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T. Sobajima, F. Aoki and K. Kohmoto

Mitogen-activated protein kinase (MAP kinase) plays a role in the cascade of protein kinase activation in cultured cells. To investigate the involvement of MAP kinase in meiotic maturation, we measured MAP kinase activity, using myelin basic protein as a substrate, with histone H1 kinase activity, in mouse oocytes. MAP kinase activity was low 1 h after isolation from follicles (when oocytes lost their germinal vesicle), increased abruptly at 2 h, and remained high until the second metaphase (13 h after isolation from follicles). Histone H1 kinase activity increased gradually from 2 to 7 h after isolation. When immature oocytes were treated with puromycin, MAP kinase activity did not increase after isolation from follicles. In the presence of 3-isobutyl-1-methylxanthine, the treatment of immature oocytes with okadaic acid, a specific inhibitor of protein phosphatase 1 and 2A, induced germinal vesicle breakdown and activation of MAP kinase. These results suggest that MAP kinase is involved in the regulation of meiotic maturation, and that the activation of MAP kinase requires protein synthesis and is inhibited by the protein phosphatase during meiotic maturation in mouse oocytes.

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F. Aoki, K. Ishida, M. Okuno and K. Kohmoto

Flagellar bending was analysed using photographs of hyperactivated hamster and mouse spermatozoa. The flagellar waveform consists of several bends; the centre of each bend was therefore located on the flagellum, and the angle of the bend measured. The direction of the bend was determined by using the asymmetry of hook-shaped head to assess the asymmetry of flagellar waveform. The bend that occurred in the same direction as the curve of head was defined as the reverse bend and the bend in the opposite direction as the principal bend. In hamster spermatozoa, flagellar bending was asymmetric to the direction of the reverse bend after incubation for 5 min. After incubation for 4 h the asymmetry had increased, as the angles of the reverse bends had increased in all regions of the flagellum but the principal bend had not. In mouse spermatozoa incubated for 5 min, flagellar bending was relatively symmetric. In the hyperactivated mouse spermatozoa incubated for 3 h, the angle of the principal bend increased in the distal region and those of the reverse bends increased in almost all regions of the flagellum. Since the increase in the reverse bend was relatively high, flagellar bending became asymmetric to the direction of the reverse bend as in hamster spermatozoa. These increases in asymmetry were also evident in the measurement of the total changes in angular direction between the proximal and distal end of flagella in both species. The increase in asymmetry could provide an explanation for the changes in the motility patterns seen in spermatozoa after the onset of hyperactivation. The mechanism of hyperactivation is discussed in relation to the changes in flagellar bending pattern.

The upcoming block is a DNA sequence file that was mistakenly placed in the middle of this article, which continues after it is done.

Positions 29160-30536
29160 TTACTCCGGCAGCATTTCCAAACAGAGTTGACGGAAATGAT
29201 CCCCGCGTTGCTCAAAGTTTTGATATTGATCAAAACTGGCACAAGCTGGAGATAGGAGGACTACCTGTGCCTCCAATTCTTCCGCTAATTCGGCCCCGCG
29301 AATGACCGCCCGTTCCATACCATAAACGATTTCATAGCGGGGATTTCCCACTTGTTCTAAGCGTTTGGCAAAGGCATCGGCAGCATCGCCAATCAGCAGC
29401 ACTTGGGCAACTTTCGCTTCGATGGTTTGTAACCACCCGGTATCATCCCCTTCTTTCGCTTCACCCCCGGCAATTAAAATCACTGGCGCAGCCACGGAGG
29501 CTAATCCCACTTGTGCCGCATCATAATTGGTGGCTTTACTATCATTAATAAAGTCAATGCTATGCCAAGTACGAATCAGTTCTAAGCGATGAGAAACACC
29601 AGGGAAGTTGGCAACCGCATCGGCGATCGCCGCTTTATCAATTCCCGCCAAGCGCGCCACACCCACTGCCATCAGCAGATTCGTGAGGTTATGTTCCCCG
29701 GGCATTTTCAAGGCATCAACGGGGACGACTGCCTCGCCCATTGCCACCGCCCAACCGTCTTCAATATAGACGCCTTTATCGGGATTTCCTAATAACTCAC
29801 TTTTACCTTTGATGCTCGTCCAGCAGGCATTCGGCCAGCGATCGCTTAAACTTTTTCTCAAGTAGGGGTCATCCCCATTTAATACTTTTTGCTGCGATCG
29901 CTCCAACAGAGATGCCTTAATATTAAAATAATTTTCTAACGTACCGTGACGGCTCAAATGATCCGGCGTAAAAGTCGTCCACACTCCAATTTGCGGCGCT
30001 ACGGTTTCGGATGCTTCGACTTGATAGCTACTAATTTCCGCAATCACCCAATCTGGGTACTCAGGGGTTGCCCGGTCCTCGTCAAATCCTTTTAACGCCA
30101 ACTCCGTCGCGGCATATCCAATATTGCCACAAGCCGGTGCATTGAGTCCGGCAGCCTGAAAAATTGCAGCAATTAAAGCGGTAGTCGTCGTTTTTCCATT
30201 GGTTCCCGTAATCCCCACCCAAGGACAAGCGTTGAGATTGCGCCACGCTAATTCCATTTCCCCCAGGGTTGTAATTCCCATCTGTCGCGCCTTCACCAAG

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T. S. Choi, M. Mori, K. Kohmoto and Y. Shoda

Summary. Mouse oocytes matured in vitro in chemically defined medium were not penetrated by spermatozoa. The time required for dissolution of the zona pellucida of such oocytes by α-chymotrypsin was much longer than that for ovulated oocytes. Addition of fetal calf serum to the medium for maturation of oocytes improved the incidence of sperm penetration and shortened the time of enzymic dissolution of the zona pellucida. These results suggest that the low rate of fertilization of oocytes matured in vitro is mainly due to qualitative changes of the zona pellucida, which could be overcome by a factor or factors in fetal calf serum.